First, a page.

Cost 300 euros . Insured for 350,000. So worth investigating.
    Told to my friends , who are buying in Arboleas, by their lawyer in Vera.
    If true certainly all i’s and t’s will be crossed.

    Understand the Priors house was refused planning permission by the Junta on 3 occasions but Mayor went ahead regardless. Whether the Priors were aware or not is the BIG question.
    According to whatever local rag one reads the Priors are either for or against the Mayor !!!

  • #77611
    Profile photo of Anonymous
    Anonymous
    Participant

    Well Stevmk2, if you are thinking of going to the Almanzora Valley area to retire and buy, then your attitude of “…unless it’s a distress sale and I can screw someone rotten of course.
    Do unto others they say………. “
    will help you fit right in!!!!!!!!

    That is how some of us got into this mess, by being screwed rotten.

    My advice, dont buy now even if you think you are going to get a bargain at someone elses expense.

    Dont buy anywhere rural, that has a pozo negro, even if it has been recommended by some nice trustworthy English. It may have what appears to be all the paperwork, but as we have seen with the Vera couple, at the moment this means nothing re the Junta, town councils or the local developers (small or large).

  • #77612
    Profile photo of Anonymous
    Anonymous
    Participant

    Hi
    Understand the Priors house was refused planning permission by the Junta on 3 occasions but Mayor went ahead regardless. Whether the Priors were aware or not is the BIG question.

    What the world remembers is the couple with their hearts broken their finances and future in termoil.
    They were seen as a couple with all of the legals in place which proved to be as useful as the paper to wipe your arse with.
    There is no Take 2 and this undermined everything that many believed to be a legal system in place to protect those buying and owning property in Spain.
    The damage is done even if they knew and the world should know if they didnt.

    Frank 8)

  • #77614
    Profile photo of Anonymous
    Anonymous
    Participant

    You seem like a very clued-up person Inez and, once again, I thank you for your honest opinion and advice.
    My wife and I have been discussing this Vera incident and she’s very worried, as I expected, so now I’m going into researching lawyers and, if possibly Notaries in the Valencia Region – for starters!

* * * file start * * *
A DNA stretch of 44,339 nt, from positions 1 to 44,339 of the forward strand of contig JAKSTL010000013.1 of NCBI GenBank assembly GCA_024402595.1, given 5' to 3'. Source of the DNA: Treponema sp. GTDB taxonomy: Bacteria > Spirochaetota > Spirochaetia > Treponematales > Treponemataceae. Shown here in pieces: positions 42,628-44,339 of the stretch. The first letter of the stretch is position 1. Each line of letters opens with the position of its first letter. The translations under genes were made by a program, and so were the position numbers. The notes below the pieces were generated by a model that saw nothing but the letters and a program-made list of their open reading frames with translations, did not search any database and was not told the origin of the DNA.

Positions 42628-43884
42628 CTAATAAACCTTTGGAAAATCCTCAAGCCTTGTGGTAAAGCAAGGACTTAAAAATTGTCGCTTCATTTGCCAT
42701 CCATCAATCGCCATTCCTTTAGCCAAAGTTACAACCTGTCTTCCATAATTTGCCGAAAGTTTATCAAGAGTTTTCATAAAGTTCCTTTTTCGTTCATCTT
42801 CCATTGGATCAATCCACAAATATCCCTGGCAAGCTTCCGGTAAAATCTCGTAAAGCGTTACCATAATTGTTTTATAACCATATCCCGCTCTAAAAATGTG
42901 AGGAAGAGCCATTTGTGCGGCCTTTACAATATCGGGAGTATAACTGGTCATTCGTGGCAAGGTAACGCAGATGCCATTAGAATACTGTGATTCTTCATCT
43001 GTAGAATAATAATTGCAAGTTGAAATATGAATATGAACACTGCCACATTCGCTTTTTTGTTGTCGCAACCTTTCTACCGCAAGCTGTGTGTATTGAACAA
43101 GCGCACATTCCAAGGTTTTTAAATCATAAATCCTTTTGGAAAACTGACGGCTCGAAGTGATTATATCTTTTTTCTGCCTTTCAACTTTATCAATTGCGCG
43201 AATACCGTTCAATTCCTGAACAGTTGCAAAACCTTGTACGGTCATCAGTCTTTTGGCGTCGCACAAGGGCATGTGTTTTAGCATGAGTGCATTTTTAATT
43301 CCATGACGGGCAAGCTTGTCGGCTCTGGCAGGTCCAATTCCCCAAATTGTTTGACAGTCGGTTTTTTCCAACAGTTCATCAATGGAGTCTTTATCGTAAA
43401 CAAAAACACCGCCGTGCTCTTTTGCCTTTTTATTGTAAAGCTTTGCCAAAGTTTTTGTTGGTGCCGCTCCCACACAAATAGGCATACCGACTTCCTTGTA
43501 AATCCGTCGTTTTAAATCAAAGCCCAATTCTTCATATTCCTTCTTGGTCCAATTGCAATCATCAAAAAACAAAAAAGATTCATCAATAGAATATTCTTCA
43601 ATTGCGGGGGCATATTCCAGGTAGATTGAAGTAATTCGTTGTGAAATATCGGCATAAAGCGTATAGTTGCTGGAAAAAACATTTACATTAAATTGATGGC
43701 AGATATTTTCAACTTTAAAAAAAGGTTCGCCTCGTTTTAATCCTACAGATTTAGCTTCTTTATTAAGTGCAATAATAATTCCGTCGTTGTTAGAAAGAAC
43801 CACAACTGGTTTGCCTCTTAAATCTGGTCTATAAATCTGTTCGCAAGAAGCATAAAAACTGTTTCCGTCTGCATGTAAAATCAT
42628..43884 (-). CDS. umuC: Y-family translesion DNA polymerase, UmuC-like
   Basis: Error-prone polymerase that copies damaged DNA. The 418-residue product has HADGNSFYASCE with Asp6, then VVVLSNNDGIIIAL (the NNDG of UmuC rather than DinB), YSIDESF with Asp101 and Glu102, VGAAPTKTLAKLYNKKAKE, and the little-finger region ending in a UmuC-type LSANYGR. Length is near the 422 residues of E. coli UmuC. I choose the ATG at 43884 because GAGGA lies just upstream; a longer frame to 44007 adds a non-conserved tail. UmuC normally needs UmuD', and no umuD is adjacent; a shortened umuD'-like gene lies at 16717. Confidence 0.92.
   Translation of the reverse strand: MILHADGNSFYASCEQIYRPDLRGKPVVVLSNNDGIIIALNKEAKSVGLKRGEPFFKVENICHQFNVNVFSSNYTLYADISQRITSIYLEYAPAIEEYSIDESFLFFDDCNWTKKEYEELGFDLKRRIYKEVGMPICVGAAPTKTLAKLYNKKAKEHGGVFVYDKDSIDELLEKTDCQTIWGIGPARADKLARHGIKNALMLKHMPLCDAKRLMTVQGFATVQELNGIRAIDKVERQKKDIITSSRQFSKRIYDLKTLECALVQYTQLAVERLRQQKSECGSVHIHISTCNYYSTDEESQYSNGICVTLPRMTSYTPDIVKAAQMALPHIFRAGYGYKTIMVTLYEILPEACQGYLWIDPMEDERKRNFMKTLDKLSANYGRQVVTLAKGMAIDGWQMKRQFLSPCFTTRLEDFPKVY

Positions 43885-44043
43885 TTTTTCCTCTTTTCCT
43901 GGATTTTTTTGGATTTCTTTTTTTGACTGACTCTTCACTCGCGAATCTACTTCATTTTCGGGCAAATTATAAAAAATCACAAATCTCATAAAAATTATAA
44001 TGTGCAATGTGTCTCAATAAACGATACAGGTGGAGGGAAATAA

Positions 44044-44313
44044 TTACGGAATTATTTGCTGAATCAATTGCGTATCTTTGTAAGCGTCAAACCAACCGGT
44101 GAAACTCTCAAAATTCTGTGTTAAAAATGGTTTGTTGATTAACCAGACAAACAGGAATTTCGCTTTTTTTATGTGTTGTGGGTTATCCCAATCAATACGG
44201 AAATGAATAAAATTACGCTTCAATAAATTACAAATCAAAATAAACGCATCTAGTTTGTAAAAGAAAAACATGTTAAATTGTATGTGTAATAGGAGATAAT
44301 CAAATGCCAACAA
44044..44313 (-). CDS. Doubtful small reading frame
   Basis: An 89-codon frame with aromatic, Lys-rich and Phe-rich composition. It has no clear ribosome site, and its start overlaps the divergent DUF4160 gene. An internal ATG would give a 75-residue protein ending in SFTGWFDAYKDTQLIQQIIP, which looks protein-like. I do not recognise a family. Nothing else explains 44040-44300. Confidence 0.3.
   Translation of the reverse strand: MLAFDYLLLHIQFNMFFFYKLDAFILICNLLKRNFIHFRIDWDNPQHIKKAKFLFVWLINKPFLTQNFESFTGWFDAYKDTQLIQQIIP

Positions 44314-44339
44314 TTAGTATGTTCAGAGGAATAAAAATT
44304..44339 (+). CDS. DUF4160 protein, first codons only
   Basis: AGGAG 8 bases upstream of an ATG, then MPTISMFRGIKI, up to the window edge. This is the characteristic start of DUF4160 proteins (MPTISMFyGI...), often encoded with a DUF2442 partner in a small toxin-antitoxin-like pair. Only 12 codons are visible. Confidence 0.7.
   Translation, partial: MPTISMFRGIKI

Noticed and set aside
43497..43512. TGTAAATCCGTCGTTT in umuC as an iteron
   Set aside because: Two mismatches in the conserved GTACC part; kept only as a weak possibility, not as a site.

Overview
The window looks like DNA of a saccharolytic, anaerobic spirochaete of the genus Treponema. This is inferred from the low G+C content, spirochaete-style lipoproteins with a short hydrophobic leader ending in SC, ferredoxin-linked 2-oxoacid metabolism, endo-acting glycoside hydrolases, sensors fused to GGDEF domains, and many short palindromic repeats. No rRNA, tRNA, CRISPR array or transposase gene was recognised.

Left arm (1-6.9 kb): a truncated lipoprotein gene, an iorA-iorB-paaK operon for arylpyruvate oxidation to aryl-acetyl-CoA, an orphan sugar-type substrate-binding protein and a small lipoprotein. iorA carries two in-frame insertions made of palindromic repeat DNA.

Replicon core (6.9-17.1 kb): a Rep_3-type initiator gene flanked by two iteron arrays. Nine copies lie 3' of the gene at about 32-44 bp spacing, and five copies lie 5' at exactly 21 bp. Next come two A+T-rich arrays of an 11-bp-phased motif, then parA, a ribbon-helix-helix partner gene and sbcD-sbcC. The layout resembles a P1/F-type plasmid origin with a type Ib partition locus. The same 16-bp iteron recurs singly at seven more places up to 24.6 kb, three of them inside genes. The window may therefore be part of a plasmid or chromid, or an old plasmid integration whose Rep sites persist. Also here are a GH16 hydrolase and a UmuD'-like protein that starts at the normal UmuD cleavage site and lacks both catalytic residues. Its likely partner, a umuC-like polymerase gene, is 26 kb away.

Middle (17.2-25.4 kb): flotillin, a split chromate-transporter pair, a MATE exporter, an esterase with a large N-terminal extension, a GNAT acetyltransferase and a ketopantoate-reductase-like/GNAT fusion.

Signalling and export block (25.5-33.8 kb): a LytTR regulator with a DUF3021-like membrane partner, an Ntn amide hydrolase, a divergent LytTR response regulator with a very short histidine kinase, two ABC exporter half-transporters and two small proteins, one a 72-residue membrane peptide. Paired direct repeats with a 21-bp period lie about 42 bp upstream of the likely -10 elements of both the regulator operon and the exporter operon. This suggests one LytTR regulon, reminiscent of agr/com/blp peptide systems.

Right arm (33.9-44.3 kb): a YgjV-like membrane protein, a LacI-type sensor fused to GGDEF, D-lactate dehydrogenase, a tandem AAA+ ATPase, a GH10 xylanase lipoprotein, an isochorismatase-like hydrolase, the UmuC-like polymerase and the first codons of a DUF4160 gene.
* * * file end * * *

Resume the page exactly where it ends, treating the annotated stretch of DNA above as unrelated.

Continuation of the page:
We’ve got a soft spot for the Northern Costa Blanca in particular and we’re going on holiday in Denia again this year so we’ve decided to look around Gandia / La Safor too plus visit friends near Cocentaina for a couple of days.

    Do you know if Mark’s lists cover the Northern Costa Blanca – lawyers I mean?

    stevmk2

  • #77615
    Profile photo of Anonymous
    Anonymous
    Participant

    Certainly Frank, the problems in Andalucia are not small and if the Spanish government think it is a “little local problem”, they are reading the situation all wrong.

    This kind of hardnosed attitude by the authorities, rightly or wrongly, tars or marrs the whole of Spain and as such will cause a loss of confidence. We know what that does to markets and economies!

    Until the Spanish people as a whole decide to stop the corruption that, I have been told, is rife in Spain, then nothing will change. They have to take away the incentives that allow those in positions of trust to play fast and loose with peoples lives, finances, health and dreams.

    Otherwise Spain will permanently be seen as a nation of cowboys and rogues, no matter the weather and so called better standard of living (which I would dispute having lived there and seen the money being squeezed bit by bit from our account).

    On the surface, it may look cheaper to live there, but there are a lot of “hidden” costs.

    I hope the Spanish property owners who have been scammed too make a stand and let it be seen that this is not just an expat issue that can be ignored or swept under the carpet.

  • #77616
    Profile photo of Anonymous
    Anonymous
    Participant

    Fran

    I’m sorry if I upset you but the “distress sale” line was a joke really.

  • #77617
    Profile photo of Anonymous
    Anonymous
    Participant

    Have all the “land grab” issues in Valencia been resolved now then?

    Special care needs taking in Spain generally, especially along the popular coastal areas.

    Good luck Stevmk2, I reckon you’re going to need it!

    I read somewhere recently, that no one considers themselves a fool, but it is easy to be fooled by a determined conman. That is why they are so successful!

  • #77618
    Profile photo of Anonymous
    Anonymous
    Participant

    Apology accepted. It was just in rather poor taste, given that lots of us are in rather difficult situations, having been scammed in a variety of ways.

    Dont get me wrong, I find that a sense of humour helps me deal with the predicament, but trust me when all your hard earned savings are tied up in a house (bought in good faith) that is illegal and may be demolished, the recent events are very close to home! Excuse the pun.

  • #77623
    Profile photo of Anonymous
    Anonymous
    Participant

    There is now an insurance policy to safeguard, apparently for 20 years, against problems with developer and legalities.
    Cost 300 euros . Insured for 350,000. So worth investigating.

    The reason why this policy is so cheap, is because it is not worth the paper it is written on.

    It is another scam; these insurance companies will disappear into the night once claims start to materialise. How can you insure against a risk when those risks are un-measurable?